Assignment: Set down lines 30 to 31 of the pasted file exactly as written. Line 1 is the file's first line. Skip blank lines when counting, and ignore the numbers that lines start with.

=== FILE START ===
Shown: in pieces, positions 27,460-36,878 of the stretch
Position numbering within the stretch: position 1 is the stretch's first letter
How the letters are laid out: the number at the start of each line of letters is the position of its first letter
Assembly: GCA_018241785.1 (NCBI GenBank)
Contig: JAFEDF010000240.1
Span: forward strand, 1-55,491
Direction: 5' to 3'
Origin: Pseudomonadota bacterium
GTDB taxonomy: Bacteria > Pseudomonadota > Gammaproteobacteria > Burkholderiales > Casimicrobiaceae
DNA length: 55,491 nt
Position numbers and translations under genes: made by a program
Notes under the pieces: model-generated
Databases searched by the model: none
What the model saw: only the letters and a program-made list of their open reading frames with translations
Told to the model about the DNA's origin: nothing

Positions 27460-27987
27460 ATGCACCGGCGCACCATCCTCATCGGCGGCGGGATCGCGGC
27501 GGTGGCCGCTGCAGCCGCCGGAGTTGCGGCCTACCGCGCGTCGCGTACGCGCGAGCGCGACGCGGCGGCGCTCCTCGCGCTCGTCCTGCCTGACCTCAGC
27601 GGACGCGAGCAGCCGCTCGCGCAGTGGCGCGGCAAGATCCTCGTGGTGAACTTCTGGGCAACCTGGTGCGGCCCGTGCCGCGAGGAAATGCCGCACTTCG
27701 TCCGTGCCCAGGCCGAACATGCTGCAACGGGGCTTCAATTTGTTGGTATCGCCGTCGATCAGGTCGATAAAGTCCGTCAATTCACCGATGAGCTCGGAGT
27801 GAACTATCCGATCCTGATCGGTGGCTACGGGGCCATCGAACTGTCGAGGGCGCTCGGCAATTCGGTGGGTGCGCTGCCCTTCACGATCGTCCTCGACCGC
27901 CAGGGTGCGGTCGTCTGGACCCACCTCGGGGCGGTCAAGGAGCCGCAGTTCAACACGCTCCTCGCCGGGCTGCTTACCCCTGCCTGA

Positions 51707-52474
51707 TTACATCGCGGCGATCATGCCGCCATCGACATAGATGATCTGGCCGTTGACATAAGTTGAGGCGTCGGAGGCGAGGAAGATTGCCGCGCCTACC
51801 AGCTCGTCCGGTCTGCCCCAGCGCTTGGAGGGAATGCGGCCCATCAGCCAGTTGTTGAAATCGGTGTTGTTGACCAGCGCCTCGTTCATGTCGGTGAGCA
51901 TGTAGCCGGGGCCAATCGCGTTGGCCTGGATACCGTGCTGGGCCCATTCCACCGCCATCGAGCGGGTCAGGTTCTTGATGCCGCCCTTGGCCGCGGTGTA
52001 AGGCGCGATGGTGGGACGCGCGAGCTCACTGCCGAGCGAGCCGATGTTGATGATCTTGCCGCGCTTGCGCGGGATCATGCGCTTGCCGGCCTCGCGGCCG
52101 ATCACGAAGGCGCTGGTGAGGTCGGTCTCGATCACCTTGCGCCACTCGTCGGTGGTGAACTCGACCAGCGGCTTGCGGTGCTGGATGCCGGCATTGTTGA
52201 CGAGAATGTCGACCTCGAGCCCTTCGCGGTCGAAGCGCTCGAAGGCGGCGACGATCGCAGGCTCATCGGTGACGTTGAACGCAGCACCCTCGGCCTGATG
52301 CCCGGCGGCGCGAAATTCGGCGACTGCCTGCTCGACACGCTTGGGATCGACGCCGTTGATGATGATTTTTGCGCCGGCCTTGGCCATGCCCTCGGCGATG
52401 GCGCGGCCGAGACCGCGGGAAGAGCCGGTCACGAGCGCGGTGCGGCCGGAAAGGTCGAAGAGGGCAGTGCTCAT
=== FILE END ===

52301 CCCGGCGGCGCGAAATTCGGCGACTGCCTGCTCGACACGCTTGGGATCGACGCCGTTGATGATGATTTTTGCGCCGGCCTTGGCCATGCCCTCGGCGATG
52401 GCGCGGCCGAGACCGCGGGAAGAGCCGGTCACGAGCGCGGTGCGGCCGGAAAGGTCGAAGAGGGCAGTGCTCAT